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Yardi Reports Drop in Self-Storage Street Rates Despite Peak Season

Self-storage operations grapple with pricing guidance and financing hurdles.

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Good morning. Self-storage operations grapple with pricing guidance and financing hurdles. Plus, sentiment on the impact of mortgage and cap rates in commercial real estate remain divided.

Today’s issue is brought to you by Southern Ventures.

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Yardi Matrix Reports Drop in Self-Storage Street Rates Despite Peak Season

Yardi Matrix Reports Drop in Self Storage Street Rates Despite Peak Season

The self-storage industry is navigating softening demand, with a general decline in street rates sparking a competitive pricing war among operators.

Rate reductions: According to Yardi Matrix, the average annualized same-store asking rent per square foot has fallen by 4.5% year-over-year and 3.8% since last month. This trend is even more pronounced among REITs, with a notable 6.6% drop in same-store street rate growth compared to a 3.6% decrease among non-REIT properties. Twice as much as non-REIT operators to draw in new customers.

Region breakdown: All top 31 metro areas recorded negative growth in street rates year-over-year. Denver saw the smallest decline at -2.4%, while Atlanta experienced the sharpest drop at -7.5%. Nationwide, the average fell by 0.2%, countering the expected increase during the typically busier leasing season. Columbus emerged as the most budget-friendly metro, with street rates at just $11.96 per square foot.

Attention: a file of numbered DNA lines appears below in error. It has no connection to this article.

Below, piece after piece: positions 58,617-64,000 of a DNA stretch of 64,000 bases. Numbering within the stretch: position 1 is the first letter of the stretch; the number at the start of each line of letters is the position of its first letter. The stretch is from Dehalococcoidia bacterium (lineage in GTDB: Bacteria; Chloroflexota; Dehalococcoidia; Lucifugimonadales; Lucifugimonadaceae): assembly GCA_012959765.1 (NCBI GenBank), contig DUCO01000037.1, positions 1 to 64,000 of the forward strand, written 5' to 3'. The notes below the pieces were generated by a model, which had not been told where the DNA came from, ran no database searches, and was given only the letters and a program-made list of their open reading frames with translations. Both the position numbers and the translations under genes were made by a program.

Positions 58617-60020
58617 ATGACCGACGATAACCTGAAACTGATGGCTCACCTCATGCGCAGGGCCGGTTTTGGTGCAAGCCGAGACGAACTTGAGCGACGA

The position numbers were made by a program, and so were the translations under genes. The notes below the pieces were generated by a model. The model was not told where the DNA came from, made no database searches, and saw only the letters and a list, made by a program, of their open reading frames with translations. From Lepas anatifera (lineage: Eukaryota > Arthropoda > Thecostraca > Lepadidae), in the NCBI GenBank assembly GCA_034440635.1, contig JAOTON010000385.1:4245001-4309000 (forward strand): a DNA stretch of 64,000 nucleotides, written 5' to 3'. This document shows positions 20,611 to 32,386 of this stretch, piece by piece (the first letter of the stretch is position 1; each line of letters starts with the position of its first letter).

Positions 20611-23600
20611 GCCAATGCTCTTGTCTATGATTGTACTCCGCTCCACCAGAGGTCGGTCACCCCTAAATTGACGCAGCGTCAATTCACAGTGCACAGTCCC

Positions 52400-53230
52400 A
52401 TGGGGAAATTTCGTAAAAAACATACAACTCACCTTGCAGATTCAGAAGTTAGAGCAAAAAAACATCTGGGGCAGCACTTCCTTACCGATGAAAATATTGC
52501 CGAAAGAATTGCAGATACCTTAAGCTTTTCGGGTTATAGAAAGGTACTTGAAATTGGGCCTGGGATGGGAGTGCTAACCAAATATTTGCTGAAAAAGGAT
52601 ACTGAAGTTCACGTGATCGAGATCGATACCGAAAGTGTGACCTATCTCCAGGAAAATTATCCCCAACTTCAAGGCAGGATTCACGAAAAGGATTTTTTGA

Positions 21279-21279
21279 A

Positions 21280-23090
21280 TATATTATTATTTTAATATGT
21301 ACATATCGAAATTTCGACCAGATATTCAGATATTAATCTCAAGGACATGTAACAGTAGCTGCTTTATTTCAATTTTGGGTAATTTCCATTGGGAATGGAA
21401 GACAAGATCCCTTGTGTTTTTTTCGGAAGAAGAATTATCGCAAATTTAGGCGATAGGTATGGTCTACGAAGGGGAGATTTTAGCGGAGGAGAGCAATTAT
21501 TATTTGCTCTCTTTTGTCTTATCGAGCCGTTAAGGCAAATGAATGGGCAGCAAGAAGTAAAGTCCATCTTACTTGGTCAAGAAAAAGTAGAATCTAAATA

Source: Yardi Matrix

Supply stalls: New storage facilities comprised 8.5% of the total stock at the start of the last three years, but recent months have witnessed a stagnation, with only 2.9% of that figure delivered in the past year. Philadelphia led in new supply, contributing 15.3% to its starting stock. The total development pipeline tracked by Yardi Matrix included 3,521 properties at various stages, with 877 currently under construction.


Why it matters: Despite March's typical peak leasing season, self-storage rental rates dipped in major metros, testing market stability. This slowdown may be curbing new supply as the sector recalibrates. Nonetheless, developers maintain a strong interest in self-storage, underscored by Public Storage's aggressive expansion, including its $2.2B acquisition of Simply Self Storage after a $10B investment in other properties over the past four years.


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✍️ Editor’s Picks

  • Inflation nation: The latest Personal Incomes and Outlays report suggests persistent inflation may delay anticipated interest rate cuts until at least July.